Munoz Samuel E.

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Samuel E.

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  • Article
    El Niño increases the risk of lower Mississippi River flooding
    (Nature Publishing Group, 2017-05-11) Munoz, Samuel E. ; Dee, Sylvia G.
    Mississippi River floods rank among the costliest climate-related disasters in the world. Improving flood predictability, preparedness, and response at seasonal to decadal time-scales requires an understanding of the climatic controls that govern flood occurrence. Linking flood occurrence to persistent modes of climate variability like the El Niño-Southern Oscillation (ENSO) has proven challenging, due in part to the limited number of high-magnitude floods available for study in the instrumental record. To augment the relatively short instrumental record, we use output from the Community Earth System Model (CESM) Last Millennium Ensemble (LME) to investigate the dynamical controls on discharge extremes of the lower Mississippi River. We show that through its regional influence on surface water storage, the warm phase of ENSO preconditions the lower Mississippi River to be vulnerable to flooding. In the 6–12 months preceding a flood, El Niño generates a positive precipitation anomaly over the lower Mississippi basin that gradually builds up soil moisture and reduces the basin’s infiltration capacity, thereby elevating the risk of a major flood during subsequent rainstorms. Our study demonstrates how natural climate variability mediates the formation of extreme floods on one of the world’s principal commercial waterways, adding significant predictive ability to near- and long-term forecasts of flood risk.
  • Article
    Neoglacial climate anomalies and the Harappan metamorphosis
    (Copernicus Publications on behalf of the European Geosciences Union, 2018-11-13) Giosan, Liviu ; Orsi, William D. ; Coolen, Marco J. L. ; Wuchter, Cornelia ; Dunlea, Ann G. ; Thirumalai, Kaustubh ; Munoz, Samuel E. ; Clift, Peter D. ; Donnelly, Jeffrey P. ; Galy, Valier ; Fuller, Dorian Q.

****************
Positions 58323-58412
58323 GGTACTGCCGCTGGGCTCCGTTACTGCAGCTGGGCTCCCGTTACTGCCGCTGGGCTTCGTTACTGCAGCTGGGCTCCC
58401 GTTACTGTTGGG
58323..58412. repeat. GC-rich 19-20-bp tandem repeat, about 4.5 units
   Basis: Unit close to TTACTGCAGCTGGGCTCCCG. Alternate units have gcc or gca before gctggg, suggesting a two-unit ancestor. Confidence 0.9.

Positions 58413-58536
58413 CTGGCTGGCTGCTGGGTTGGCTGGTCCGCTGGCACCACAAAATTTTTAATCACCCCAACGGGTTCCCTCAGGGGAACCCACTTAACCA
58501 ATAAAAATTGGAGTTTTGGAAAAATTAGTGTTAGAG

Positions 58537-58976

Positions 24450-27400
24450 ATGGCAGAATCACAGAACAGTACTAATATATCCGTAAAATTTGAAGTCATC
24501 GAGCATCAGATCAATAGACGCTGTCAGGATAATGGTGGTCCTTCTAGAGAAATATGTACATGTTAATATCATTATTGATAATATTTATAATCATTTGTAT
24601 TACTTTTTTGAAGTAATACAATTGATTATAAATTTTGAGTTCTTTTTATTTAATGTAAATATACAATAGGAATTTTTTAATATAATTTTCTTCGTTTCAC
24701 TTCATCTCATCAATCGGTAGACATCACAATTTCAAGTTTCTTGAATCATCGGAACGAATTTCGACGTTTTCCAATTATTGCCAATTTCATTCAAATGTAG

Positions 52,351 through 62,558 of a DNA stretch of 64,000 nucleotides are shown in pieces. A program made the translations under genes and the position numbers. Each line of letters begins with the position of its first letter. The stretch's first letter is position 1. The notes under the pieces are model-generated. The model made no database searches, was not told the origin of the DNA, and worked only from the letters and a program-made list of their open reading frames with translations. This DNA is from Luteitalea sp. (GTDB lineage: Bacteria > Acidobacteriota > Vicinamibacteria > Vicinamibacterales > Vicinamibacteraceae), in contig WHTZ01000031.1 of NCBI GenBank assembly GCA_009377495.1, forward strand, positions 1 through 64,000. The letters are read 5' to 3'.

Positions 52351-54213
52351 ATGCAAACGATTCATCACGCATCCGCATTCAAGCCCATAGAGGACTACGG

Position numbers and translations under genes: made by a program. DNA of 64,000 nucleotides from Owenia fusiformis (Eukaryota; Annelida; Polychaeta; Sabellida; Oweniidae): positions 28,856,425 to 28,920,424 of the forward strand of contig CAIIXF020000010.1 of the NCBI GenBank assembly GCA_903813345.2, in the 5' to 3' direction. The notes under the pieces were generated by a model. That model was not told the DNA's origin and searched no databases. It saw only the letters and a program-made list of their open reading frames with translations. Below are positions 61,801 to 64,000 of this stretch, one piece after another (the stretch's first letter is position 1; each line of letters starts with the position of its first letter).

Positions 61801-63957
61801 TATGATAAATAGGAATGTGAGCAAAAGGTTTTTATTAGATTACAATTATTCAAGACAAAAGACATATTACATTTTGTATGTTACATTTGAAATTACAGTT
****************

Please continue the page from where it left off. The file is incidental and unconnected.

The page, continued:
Climate exerted constraints on the growth and decline of past human societies but our knowledge of temporal and spatial climatic patterns is often too restricted to address causal connections. At a global scale, the inter-hemispheric thermal balance provides an emergent framework for understanding regional Holocene climate variability. As the thermal balance adjusted to gradual changes in the seasonality of insolation, the Intertropical Convergence Zone migrated southward accompanied by a weakening of the Indian summer monsoon. Superimposed on this trend, anomalies such as the Little Ice Age point to asymmetric changes in the extratropics of either hemisphere. Here we present a reconstruction of the Indian winter monsoon in the Arabian Sea for the last 6000 years based on paleobiological records in sediments from the continental margin of Pakistan at two levels of ecological complexity: sedimentary ancient DNA reflecting water column environmental states and planktonic foraminifers sensitive to winter conditions. We show that strong winter monsoons between ca. 4500 and 3000 years ago occurred during a period characterized by a series of weak interhemispheric temperature contrast intervals, which we identify as the early neoglacial anomalies (ENA). The strong winter monsoons during ENA were accompanied by changes in wind and precipitation patterns that are particularly evident across the eastern Northern Hemisphere and tropics. This coordinated climate reorganization may have helped trigger the metamorphosis of the urban Harappan civilization into a rural society through a push–pull migration from summer flood-deficient river valleys to the Himalayan piedmont plains with augmented winter rains. The decline in the winter monsoon between 3300 and 3000 years ago at the end of ENA could have played a role in the demise of the rural late Harappans during that time as the first Iron Age culture established itself on the Ghaggar-Hakra interfluve. Finally, we speculate that time-transgressive land cover changes due to aridification of the tropics may have led to a generalized instability of the global climate during ENA at the transition from the warmer Holocene thermal maximum to the cooler Neoglacial.
  • Article
    Lipid biomarker record documents hydroclimatic variability of the Mississippi River Basin during the common era
    (Wiley, 2020-05-30) Munoz, Samuel E. ; Porter, Trevor J. ; Bakkelund, Aleesha ; Nusbaumer, Jesse ; Dee, Sylvia G. ; Hamilton, Brynnydd ; Giosan, Liviu ; Tierney, Jessica E.